As millions of parents are juggling working from home with full-time care of their children and an expectation that they will help in their schooling, many are looking for online resources that can simultaneously engage and enrich. Luckily, the internet currently abounds with cool projects, fun audio, and great writing that combine entertainment and instruction. To help, we have collected a list of resources that fit this criteria.
Online Poetry Workshops by California Poets in the Schools
Professional poets from this eminent writers-in-the-schools program have come together in response to school closures across California to offer creative poetry writing lessons for youth. These free, online workshops are conducted through slide shows that contain the lessons: students are guided as they read great poems, think about what they want to write about themselves, and then draft their own poems. The collection is growing daily and lessons will continue to be added throughout the pandemic.
Junior Library Guild @ Home: Reading Resources
During these school closures, Junior Library Guild (JLG) is offering free access to its digital online reading platform. This means students can, without logging in, access hundreds of titles digitally. This includes JLG Gold Standard eBooks for Elementary, Middle School, and High School students. Students just click the school-level book stream of their choice and will be automatically logged in. You can use this on a computer or load the JLG app to another convenient device. JLG also offers occasional webcasts with authors—check the site for timing.
Another way to access great books is through Project Gutenberg, which at all times allows free access to more than 60,000 e-books that can be downloaded or read online. The Project Gutenberg collection includes many older works for which US copyright has expired. Thousands of volunteers are constantly digitizing and diligently proofreading the eBooks, for enjoyment and education. The provided link will take you to Project Gutenberg’s “Children’s Bookshelf.”
Six Word Memoirs
This resource collects more than a million six-word life stories, each responding to the question, “Can you tell your life story in six words?” They are collecting stories of life during what they call “Coronatimes,” and anybody is invited to add their own take. Teenagers may be particularly interested in the “Teen” section of the website.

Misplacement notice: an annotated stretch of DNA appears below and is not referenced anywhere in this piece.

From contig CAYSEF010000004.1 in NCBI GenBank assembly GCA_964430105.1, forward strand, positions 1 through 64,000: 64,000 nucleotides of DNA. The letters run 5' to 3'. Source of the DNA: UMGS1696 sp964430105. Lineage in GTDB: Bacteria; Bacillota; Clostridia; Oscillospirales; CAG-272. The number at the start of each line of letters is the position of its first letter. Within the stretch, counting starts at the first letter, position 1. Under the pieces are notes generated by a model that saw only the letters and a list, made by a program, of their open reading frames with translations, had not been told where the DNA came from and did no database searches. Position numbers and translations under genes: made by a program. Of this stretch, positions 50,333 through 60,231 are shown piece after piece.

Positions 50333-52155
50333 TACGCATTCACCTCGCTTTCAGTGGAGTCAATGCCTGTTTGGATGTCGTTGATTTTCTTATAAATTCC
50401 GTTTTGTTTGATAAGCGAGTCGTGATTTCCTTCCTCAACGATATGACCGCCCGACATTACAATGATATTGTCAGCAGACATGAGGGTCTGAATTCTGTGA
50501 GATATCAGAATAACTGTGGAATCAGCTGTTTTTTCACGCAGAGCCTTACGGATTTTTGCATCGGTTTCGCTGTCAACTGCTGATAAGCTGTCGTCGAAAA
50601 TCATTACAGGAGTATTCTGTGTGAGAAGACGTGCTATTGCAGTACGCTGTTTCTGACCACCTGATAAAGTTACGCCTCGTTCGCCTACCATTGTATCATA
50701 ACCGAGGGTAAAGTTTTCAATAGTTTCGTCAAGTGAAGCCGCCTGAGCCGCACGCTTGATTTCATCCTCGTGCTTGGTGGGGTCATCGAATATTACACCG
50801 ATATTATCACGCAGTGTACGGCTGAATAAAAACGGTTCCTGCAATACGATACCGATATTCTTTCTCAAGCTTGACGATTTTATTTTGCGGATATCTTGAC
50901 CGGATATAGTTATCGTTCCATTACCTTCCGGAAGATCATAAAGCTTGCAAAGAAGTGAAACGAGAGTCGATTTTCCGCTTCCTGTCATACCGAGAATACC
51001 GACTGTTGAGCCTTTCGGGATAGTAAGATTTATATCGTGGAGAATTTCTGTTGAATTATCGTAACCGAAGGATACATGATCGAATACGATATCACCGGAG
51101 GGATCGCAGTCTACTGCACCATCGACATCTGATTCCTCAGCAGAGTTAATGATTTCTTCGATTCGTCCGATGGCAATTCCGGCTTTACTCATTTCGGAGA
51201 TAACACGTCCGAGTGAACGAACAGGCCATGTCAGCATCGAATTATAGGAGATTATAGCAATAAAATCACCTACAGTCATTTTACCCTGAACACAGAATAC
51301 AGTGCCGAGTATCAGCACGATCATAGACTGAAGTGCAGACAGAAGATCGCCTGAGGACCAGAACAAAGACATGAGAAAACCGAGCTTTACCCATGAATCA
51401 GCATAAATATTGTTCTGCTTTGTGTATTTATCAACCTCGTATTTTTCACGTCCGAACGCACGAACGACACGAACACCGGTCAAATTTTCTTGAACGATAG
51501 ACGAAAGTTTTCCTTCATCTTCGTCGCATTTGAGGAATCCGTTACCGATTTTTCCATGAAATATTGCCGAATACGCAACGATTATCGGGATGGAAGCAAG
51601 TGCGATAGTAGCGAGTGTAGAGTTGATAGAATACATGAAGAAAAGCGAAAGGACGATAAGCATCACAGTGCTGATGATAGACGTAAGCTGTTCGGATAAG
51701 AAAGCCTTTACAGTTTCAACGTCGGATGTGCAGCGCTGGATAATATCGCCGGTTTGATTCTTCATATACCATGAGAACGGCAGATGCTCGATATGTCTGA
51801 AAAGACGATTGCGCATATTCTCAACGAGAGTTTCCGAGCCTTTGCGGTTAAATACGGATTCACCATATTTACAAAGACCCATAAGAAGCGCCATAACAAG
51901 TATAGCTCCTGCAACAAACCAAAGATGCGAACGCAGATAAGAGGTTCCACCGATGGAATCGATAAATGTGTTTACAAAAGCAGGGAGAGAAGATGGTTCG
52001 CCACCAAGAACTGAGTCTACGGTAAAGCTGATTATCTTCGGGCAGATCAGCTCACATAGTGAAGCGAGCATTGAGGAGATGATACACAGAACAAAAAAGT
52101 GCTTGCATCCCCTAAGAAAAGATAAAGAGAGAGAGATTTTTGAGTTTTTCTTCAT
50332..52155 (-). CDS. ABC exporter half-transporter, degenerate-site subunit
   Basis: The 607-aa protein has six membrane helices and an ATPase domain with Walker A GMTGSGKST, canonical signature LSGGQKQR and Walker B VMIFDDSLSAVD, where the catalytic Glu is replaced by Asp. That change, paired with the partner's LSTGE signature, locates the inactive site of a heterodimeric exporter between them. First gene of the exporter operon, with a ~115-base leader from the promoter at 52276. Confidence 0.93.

Ever wonder how inflatable men came to be regular fixtures at used car lots? Curious about the origin of the fortune cookie? Want to know why Sigmund Freud opted for a couch over an armchair? Listening to this podcast may be the only way to answer these pressing questions. This podcast explores the design of the world around us. Named after the principle that good design should be “99% invisible,” host Roman Mars is never less than enthusiastic and interested in the world. Students of all ages will find themselves learning more about the world they live in. Subscribe in a podcast app or listen through the website.
The We Are YA Podcast on Anchor
Listen in to this podcast from Penguin YA. The hosts interview famous YA authors including Randy Ribay, Kat Cho, Adib Khorram, Melissa De La Cruz, and Jennifer Dugan. Students will benefit from listening to discussions both with their favorite YA authors and also with new authors whose books they will now want to seek out and read.
Audible, an audiobook service from Amazon, is offering free audiobook streaming for children, teens, or anyone that wants to listen! Audible is waiving the monthly fee for as long as schools are closed. Kids can instantly stream a collection of stories, including titles across six different languages, and are available on desktop, laptop, phone or tablet.
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